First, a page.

Ideas never develop in a straight line. This is especially
true in the process of making art. Those that are sufficiently compelling
not to be jettisoned at the onset are subject to countless revisions,
mutating so many times that they frequently end up having little in common
with their original concerns. Such was the case of La Pierde Almas.
It occurred to me that the microcosm of the cantina offers an especially
interesting stage upon which the theater of the human experience could,
at any hour of the day, be intimately observed, playing itself out under
the powerful, magnifying influence of mezcal.
The original idea entailed the production of a group of studies in
situ that could later be translated to large canvases back in the
studio. With this in mind, I put together a miniature kit, containing
only the most essential drawing materials, so as to be as unobtrusive
as possible while at work. I chose to use parchment as the support for
the drawings because, apart from the exquisite texture of its surface,
it was tough enough to withstand almost any abuse that either draftsman
or barman could have contrived. Having cut out several rectangles to correspond
in scale to the canvases I had recently stretched in the studio, I was
now equipped for my voyeuristic mission and began to frequent some of
my favorite haunts with a new sense of duty.
Working in situ is always a pleasure because of the heightened lucidity
that the uniqueness of place induces. The smoke-filled chambers of the
cantina are no exception and indeed have their own special appeal.
To be cloistered within those meter-thick walls enamelled a ravishing
green the color of dying chlorophyll and dazzlingly tattooed by generations
of flies into a copro-galaxial chart of the cosmos; to dog-paddle through
a cumulo-nimbus of tobacco fumes from the urinal to one's table; to inhale
the pungently sweet perfume of broad-shouldered transvestites mixing with
the reek of industrial-strength floor cleaner... who can resist a cantina?
Each new darkened doorway, broadcasting its umber ness out to the sunny
street, is more seductive than the last.
However, it didn't take long for me to realize that, by insisting upon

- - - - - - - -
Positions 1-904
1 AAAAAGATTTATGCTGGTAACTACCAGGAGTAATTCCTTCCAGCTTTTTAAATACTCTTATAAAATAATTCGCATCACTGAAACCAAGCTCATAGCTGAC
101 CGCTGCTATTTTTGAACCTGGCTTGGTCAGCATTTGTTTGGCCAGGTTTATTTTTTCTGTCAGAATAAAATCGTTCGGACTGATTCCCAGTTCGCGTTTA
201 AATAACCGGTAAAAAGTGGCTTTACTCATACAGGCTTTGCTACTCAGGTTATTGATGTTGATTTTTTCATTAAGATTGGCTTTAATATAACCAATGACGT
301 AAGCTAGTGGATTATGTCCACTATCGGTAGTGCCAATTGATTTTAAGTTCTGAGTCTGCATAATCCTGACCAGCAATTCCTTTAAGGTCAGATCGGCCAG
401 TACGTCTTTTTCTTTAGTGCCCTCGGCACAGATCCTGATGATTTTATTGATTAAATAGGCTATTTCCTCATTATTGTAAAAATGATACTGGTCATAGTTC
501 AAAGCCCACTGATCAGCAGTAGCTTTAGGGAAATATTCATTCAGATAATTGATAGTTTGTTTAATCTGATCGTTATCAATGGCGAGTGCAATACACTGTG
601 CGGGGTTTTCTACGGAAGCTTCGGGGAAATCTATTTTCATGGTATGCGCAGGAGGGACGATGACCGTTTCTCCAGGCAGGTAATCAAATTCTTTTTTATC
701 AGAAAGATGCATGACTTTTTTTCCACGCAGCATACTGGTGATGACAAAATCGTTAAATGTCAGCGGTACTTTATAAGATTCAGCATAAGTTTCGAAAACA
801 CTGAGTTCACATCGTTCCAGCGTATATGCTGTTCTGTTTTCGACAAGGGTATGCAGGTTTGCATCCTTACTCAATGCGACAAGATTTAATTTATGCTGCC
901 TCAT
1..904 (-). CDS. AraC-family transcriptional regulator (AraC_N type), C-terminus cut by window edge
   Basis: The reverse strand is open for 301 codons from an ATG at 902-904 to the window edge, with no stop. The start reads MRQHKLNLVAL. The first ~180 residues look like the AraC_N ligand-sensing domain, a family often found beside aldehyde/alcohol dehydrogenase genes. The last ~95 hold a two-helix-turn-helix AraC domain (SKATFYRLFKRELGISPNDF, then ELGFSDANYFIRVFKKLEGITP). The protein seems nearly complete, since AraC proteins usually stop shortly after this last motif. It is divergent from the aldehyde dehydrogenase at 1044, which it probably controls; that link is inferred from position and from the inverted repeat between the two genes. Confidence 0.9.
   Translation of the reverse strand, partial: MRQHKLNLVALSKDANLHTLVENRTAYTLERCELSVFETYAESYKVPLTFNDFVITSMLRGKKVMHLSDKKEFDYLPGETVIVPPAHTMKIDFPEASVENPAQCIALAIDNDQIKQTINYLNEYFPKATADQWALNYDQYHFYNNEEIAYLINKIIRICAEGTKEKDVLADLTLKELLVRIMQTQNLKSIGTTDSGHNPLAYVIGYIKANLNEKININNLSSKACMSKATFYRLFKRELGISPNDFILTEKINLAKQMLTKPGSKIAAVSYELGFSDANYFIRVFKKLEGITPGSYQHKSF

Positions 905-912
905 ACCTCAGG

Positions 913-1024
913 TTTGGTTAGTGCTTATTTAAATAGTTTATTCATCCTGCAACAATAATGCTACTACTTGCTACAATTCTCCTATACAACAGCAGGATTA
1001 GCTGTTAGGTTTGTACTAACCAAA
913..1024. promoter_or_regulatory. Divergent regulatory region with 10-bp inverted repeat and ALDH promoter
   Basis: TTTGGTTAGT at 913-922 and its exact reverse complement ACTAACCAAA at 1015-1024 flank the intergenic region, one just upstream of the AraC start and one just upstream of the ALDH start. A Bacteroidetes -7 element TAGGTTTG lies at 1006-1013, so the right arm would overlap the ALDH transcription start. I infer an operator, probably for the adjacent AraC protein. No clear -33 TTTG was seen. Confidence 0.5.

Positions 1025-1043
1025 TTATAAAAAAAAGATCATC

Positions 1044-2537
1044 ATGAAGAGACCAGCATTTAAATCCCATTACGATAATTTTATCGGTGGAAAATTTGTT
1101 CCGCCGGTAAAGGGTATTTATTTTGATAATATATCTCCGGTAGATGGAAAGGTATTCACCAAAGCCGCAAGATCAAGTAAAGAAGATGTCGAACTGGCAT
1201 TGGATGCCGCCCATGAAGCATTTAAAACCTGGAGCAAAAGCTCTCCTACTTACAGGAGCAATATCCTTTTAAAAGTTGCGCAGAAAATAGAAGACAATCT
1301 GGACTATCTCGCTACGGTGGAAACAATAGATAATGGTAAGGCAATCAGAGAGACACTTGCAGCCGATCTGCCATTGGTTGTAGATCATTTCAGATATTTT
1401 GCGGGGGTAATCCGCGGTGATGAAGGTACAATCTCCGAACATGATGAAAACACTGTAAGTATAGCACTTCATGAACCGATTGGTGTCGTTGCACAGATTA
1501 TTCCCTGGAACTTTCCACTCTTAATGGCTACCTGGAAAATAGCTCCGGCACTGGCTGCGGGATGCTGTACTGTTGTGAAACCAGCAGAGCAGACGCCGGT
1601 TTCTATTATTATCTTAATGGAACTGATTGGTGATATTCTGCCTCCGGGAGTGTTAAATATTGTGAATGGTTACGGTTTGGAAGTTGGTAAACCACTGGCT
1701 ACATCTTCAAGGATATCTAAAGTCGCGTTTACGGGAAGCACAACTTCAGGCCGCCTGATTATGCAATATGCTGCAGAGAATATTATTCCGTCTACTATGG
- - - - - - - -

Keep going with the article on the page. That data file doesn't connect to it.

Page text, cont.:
documenting what I saw, I was painting myself into a corner in which the
depth of truth that art is capable of sounding would be compromised by
the doctrine of fact. Verisimilitude versus veracity. I decided instead
that I would, at least on canvas, invent my own cantina. Art feeds
on life, but should never imitate it.
Before you open for business you have to have a name. I chose La Pierde
Almas after an epithet given to a cantinero I knew long ago
who ran a tavern high on a windy hill outside a village called Santos
Degollados, forty minutes north of the city of Oaxaca. His nickname
was El Pierde Almas or, 'the loser of souls'.
This book started out simply enough as a catalogue. But, soon that idea
also fell by the wayside, eclipsed by bountiful fate which fashioned an
intersection between my life and the lives of two wonderful writers who
happen also to be authorities on the subject of cantinas: Guillermo
Fadanelli and Ulises Torrentera.
The paintings and drawings comprising the series La Pierde Almas represent
a first filament, which was eventually interwoven with the stories, authored
by my esteemed friends, to form a braid. Each strand, whether it be made
of images or words, stands clearly on its own, but plaited together -
echoing, but never illustrating one another - it is hoped that they will
create a unique thread to guide you, Reader, Beholder, like Theseus, ever
onward, toward the nether regions of our colective cantina experience,
toward the Minotaur: the horned, archaic and corrupted innocence that
Jonathan Barbieri, 25 November 2001